A storyboard is a shot by shot blueprint for your film or video production. Typically contains some directions and dialogue, representing the shots planned. It’s meant to be a high level view of the project created by mapping out individual boards/panels/frames. This process which looks similar to a comic strip, maps out a production and outlines the flow for:
- live action films or video productions from screenplays
- animation projects
- explainer videos
- documentary reenactment segments/scenes
- elearning projects
Where to Start Storyboarding
Once a script is approved, determine who will see your boards.
Is the audience for your storyboards
- Investors/finance agent
This choice will influence the style and complexity of boards. Here are some “types” of storyboards creatives use.
(Film production/Video production/Explainer videos/Documentary reenactment segments):
These storyboards are rough sketches that clearly illustrate the camera setups (shot composition) and main elements of each scene. These boards can serve as a shot list when in production.
Quick and clear boards speed up camera and lighting setup time. They also reduce questions from crew members about what comes next. [Captions hold slug lines and beginning dialogue text; camera and lighting notes; or prop and scenery notes.]
GOOD for: Self, Crew, brainstorming shot ideas
(Film production/Video production/Animations):
These boards are “more detailed” and are used to “sell” a concept and serve as a proof concept. They may start as simple storyboards then progress to presentation storyboards [also called storyreels, animatics or leica reel)].
Large, well-funded video/film productions use hand-drawn detailed images. Story artists and art directors are hired for this job.
Digital storyboard creation can use photos of locations, 3D models and/or pre-rendered storyboard art as a substitute for hand drawn panels.
With PowerProduction’s StoryBoard Artist digital storyboard software, you can use digital photos of actual locations. Then layer in characters, props and other elements over the background location. Captions can hold character dialogue or use the Timeline feature to add sound tracks to place voice over along with music and/or special effects (creating an animatic).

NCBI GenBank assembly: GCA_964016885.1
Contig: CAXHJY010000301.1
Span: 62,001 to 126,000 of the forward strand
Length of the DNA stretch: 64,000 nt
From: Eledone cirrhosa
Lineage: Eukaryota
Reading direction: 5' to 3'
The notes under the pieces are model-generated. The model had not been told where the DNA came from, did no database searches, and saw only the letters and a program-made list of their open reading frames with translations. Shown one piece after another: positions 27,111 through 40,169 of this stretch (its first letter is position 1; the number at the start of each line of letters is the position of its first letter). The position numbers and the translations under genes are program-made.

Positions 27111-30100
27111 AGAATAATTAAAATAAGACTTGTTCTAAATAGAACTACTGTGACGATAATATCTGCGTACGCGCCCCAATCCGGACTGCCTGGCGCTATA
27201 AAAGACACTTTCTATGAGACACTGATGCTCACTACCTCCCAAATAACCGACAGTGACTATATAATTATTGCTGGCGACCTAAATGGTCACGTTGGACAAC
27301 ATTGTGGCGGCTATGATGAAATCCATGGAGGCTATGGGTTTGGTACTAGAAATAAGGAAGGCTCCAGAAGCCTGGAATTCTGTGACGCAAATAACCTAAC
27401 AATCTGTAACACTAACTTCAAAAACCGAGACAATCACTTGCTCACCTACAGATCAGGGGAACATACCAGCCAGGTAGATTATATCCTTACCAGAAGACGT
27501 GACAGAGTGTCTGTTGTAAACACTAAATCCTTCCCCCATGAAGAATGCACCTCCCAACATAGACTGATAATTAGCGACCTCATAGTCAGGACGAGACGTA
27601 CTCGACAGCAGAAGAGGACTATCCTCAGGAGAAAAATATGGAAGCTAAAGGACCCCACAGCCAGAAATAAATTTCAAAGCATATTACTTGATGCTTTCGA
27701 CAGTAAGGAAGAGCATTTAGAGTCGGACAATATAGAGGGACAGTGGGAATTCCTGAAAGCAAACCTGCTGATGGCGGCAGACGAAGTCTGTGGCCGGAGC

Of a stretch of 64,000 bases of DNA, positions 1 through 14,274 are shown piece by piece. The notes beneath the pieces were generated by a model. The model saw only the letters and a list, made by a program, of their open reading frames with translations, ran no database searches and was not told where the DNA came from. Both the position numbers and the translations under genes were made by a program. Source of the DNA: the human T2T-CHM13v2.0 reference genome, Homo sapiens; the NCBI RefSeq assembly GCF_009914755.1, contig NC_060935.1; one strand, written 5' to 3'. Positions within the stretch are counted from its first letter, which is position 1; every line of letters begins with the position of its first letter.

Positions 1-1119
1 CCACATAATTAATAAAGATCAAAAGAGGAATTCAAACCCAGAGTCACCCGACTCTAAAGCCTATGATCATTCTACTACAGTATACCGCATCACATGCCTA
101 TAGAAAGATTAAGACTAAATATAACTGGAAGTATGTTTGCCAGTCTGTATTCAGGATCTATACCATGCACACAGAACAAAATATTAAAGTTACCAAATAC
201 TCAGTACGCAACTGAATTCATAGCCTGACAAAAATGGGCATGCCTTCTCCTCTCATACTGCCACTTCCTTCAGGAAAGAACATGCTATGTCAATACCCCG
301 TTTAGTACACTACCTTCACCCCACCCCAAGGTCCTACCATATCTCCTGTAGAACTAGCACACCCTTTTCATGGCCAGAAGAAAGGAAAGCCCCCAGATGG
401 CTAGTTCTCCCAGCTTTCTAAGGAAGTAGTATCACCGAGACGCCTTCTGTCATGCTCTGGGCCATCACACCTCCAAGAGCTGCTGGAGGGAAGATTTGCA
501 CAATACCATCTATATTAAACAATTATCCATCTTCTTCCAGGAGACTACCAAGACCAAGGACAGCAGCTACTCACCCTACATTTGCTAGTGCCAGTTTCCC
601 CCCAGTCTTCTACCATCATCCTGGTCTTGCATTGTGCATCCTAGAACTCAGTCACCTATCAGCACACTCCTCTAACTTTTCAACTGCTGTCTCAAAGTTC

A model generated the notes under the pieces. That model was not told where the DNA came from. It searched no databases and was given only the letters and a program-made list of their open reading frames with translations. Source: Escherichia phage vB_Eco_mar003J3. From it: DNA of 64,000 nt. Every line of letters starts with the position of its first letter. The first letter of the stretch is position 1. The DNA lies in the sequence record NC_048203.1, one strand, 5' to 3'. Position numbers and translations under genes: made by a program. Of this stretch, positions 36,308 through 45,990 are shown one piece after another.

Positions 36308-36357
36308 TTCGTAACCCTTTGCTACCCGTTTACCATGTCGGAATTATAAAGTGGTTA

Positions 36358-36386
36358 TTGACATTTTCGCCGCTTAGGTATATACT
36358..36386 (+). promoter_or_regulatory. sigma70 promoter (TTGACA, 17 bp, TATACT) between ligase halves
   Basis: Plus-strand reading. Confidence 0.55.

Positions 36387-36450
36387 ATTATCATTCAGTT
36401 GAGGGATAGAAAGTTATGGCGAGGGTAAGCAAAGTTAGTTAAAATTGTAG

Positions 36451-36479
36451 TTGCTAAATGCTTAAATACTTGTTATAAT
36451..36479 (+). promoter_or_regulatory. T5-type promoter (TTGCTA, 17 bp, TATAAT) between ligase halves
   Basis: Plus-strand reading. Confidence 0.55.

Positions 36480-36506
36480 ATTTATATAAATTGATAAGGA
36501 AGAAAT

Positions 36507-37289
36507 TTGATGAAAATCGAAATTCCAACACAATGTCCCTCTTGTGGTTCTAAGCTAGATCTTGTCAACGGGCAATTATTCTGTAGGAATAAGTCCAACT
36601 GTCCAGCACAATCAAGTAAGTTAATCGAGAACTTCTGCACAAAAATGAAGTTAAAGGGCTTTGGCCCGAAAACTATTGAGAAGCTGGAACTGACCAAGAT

Although production notes/info can be made when storyboarding, they don’t necessarily need to be presented in these type of boards. You can choose to show or hide information as needed.
Meanwhile, many animation projects lay down the sound tracks to the project first and build out their animation (key frame style) around the sound.
GOOD for: Producers, Clients, Studios, brainstorming ideas, editing scenes and frame durations
Other storyboard types
For instance, key frames* are used to show script ideas/concepts and product placement. The boards are detailed to persuade clients to buy into the ad agency’s concept for their client’s product. Since commercials are typically short, a lot of info needs to be communicated quickly. Captions or sound tracks can give Voice Over (announcer) dialogue and music cues.
Furthermore, ad agencies and commercial production houses use printed boards as well as animatics to help sell clients their ideas and help them visualize the tempo of events. Agencies also distribute storyboards to production houses to facilitate the bidding process.
Elearning and Games: Linking project development can start with mock-ups of the idea. Refining details prior to rendering or coding can save
programming time, money and allows for creative input idea expansion at a stage when input can be helpful.
*Key frames are shots that show plot points or turning points and flow and direction of the story.
What is the purpose of storyboard frames (a/k/a cell or panel)
Of course, to visualize the story and action of your script! To start, first make a list of the shots you need to show when:
- Introducing a character or location
- Characters and action
- Change of character
- Change of location or time of day
- Condense time
- Major plot points of story that grab attention
- Emotional highlights
- Caption of frame can hold camera notes, visual effect notes, sound notes along with key dialogue.
How to storyboard a frame
Next, after determining what elements (characters, props, locations) are in each frame, decide the best shot type to communicate the emotion: Long Shot, Medium Shot, Close Up, POV. For more information about shots read this article
When using storyboard software to create storyboards, placement, re-positioning, resizing, reordering is much quicker than drawing by hand on paper.
Similarly, if you want to more information about how to create shots that make better video, read this article on creating powerful opening shots
So grab a pencil -if you can draw- and use one of our Free Storyboard Templates.
But, if you can’t draw, or simply want to storyboard fast and efficiently shooting boards, Storyboard Quick is the app to use to start. With the built-in storyboard artwork and built-in choices of professional storyboard template layouts included, you will quickly be able to communicate your story idea in style.